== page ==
Monty Python’s Flying Circus, a surreal TV comedy show from the 1970s beloved of all students bar me, adopted the catchphrase ‘…. and now for something completely different,’ as a segue between sketches.
Well, my visit to Ysgol Esgob Morgan in St Asaph on the fourth day of Book Week was completely different. Ysgol Esgob Morgan is the innovative junior school where Tim Redgrave, the head, came up with the ludicrously brilliant idea of having a patron of reading. Even more ludicrously brilliant – he chose me! So not for them the straightforward author talk for Book Week – oh no – they’d been there and done that. They wanted something completely different.
Mrs Ritchie, the Y3 teacher and Lit Co suggested a book quiz. Not just any old book quiz – a staff book quiz. And by staff she meant everybody – teachers, teaching assistants, governors, cooks, caretakers, the school secretary, the postman… all the staff. Mrs Ritchie didn’t want just any old questions on any old books, either, but a book quiz about my books and my books only. What better way for everyone to get to know their patron of reading than through her writing Mrs Ritchie reasoned. Genius!
I prepared the questions. This is where attending heats and finals of Wayne Mills’ Kids Lit Quiz over the years came in useful. The vital ingredients of a good quiz are:
♥The questions need to be varied and stimulating. Throw in a few multiple choice and finish-the-end-of-the-sentence types (thanks to Bethan Hughes for that one) as well as the usual ‘What did so-and-so have for breakfast’ variety. My name-the-book- the-object-appears-in round* was, I felt, a master stroke even Wayne Mills would applaud.
My questions for ‘Are All Brothers Foul?’
♥The audience needs something to do, too. I prepared loads of general book questions for them.
♥Rewards: Rewards are important. In this instance rewards = sweets. A big blue bowl was procured from a magic cupboard in the staffroom into which was poured 1 large bag of Waitrose toffees and 1 large bag of fruit chews. Yes, yes, I know sweets are bad for you but give me a break. I am a child of the 1950s. Old habits die hard.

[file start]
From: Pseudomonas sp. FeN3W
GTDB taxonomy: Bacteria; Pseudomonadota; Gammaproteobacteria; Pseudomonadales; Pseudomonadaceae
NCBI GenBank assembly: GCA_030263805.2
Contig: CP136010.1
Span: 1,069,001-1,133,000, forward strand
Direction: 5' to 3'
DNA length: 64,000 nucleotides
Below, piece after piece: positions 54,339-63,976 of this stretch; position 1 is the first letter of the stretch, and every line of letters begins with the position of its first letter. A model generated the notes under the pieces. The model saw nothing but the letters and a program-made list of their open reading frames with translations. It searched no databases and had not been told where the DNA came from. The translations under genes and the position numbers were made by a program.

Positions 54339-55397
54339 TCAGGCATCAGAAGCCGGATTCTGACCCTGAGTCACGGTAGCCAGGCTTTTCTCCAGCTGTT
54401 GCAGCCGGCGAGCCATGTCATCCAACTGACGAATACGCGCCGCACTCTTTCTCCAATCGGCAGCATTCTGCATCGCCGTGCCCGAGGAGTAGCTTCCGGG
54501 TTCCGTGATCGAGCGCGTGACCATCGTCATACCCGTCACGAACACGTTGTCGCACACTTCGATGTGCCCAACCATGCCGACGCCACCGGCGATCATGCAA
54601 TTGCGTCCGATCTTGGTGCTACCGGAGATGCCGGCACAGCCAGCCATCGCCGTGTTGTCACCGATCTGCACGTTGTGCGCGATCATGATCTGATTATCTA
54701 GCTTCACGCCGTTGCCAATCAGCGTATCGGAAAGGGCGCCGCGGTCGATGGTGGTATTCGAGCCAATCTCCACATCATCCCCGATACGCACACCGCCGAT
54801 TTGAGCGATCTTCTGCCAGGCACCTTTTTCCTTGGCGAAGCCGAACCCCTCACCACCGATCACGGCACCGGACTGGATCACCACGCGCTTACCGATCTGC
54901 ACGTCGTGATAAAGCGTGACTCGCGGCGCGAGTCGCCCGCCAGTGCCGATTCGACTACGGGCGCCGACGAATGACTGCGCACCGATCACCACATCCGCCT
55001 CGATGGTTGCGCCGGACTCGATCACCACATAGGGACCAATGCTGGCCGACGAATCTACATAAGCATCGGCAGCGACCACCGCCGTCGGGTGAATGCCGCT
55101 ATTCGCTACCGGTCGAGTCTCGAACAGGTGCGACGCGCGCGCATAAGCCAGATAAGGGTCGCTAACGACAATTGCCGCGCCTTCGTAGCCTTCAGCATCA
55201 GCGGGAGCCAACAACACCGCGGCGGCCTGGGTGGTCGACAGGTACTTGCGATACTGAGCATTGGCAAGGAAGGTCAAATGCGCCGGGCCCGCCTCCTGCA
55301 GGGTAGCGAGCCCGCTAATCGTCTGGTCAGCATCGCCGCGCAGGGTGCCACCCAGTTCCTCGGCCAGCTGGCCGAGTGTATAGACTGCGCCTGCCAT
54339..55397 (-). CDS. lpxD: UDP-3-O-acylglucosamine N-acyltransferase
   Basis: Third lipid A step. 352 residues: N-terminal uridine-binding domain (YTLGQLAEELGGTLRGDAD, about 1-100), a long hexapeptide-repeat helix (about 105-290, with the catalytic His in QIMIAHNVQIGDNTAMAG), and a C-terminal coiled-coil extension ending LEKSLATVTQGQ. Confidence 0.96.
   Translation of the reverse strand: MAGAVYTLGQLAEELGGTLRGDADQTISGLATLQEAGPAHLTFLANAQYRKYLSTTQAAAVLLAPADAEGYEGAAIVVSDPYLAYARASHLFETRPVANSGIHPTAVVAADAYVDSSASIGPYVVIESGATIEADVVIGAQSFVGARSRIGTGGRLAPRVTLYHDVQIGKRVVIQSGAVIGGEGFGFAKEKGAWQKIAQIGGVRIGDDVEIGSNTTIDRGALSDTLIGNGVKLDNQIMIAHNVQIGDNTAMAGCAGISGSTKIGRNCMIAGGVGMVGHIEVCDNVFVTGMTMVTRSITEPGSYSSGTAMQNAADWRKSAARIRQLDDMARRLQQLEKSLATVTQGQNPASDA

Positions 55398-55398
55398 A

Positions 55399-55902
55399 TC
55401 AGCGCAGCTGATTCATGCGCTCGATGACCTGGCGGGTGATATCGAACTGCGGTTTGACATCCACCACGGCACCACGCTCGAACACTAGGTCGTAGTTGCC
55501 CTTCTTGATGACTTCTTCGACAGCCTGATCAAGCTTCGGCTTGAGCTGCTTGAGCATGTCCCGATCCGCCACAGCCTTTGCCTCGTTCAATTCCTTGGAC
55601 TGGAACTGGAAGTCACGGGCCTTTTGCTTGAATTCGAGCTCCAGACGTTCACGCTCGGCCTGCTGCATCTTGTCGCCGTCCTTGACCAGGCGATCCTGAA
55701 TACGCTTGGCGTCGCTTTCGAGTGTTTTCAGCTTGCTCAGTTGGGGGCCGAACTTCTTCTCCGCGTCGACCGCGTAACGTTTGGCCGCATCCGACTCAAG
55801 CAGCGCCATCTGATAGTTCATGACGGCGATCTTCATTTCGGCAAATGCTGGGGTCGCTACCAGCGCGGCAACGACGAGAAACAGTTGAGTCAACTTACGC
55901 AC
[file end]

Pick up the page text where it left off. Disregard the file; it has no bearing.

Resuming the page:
♥Good team names. Ours were: Mrs Ritchie’s Readers, The Reluctant Readers of Rhyl and The Magic Monkeys
Mrs Ritchie’s Readers L-R: Mrs Bailey (Y6), Ms Thomas (TA), Mrs Mooney (TA), Mrs Ritchie (Y3) and Mrs Safhill (school governor)
♥ Next: appoint reliable markers. Everyone knows teachers are big cheats, especially when competing against each other. I carefully selected three reliable Y6s: Scott, Oliver and Kaila. Oliver and Scott are the school librarians – you don’t get more reliable than that.
Scott, Oliver and Kaila were presented with books as a reward for all their hard work.
Sometimes sweets are just not enough.
♥ Be prepared for controversy. The Reluctant Readers of Rhyl (above), were very popular with the crowd and demanded several recounts. Mrs Dalton seen here clearly disputing Oliver’s meticulous adding up! The Reluctant Readers of Rhyl. L-R: Oliver, Mrs Dalton (Y6) Mr Hatwood (Y4) Mrs Gatsfield, Mrs Fowkes (Y5) and Chris (a school volunteer) I think Mrs Greenough, (secretary) on the far right of the photo, is dying to rescue Oliver
♥Have fun – most important!
Pupils at Ysgol Esgob Morgan cheering the worthy winners of the book quiz- the radiant Mrs Ritchie’s Readers (it was close though – all three teams knew their Pielichaty prose)
And all that was just in the first hour. Wait until you find out what happened next!
*Here’s your starter for 10, reader. Can you do better than Ysgol Morgan?
The following three objects were shown to the teams:
1. A fox fur
2. A tube of Pringles
3. A Huddersfield Town shirt.
Can you name the books in which they feature? The first correct answer in the comments box will receive a book and a bag of wine gums!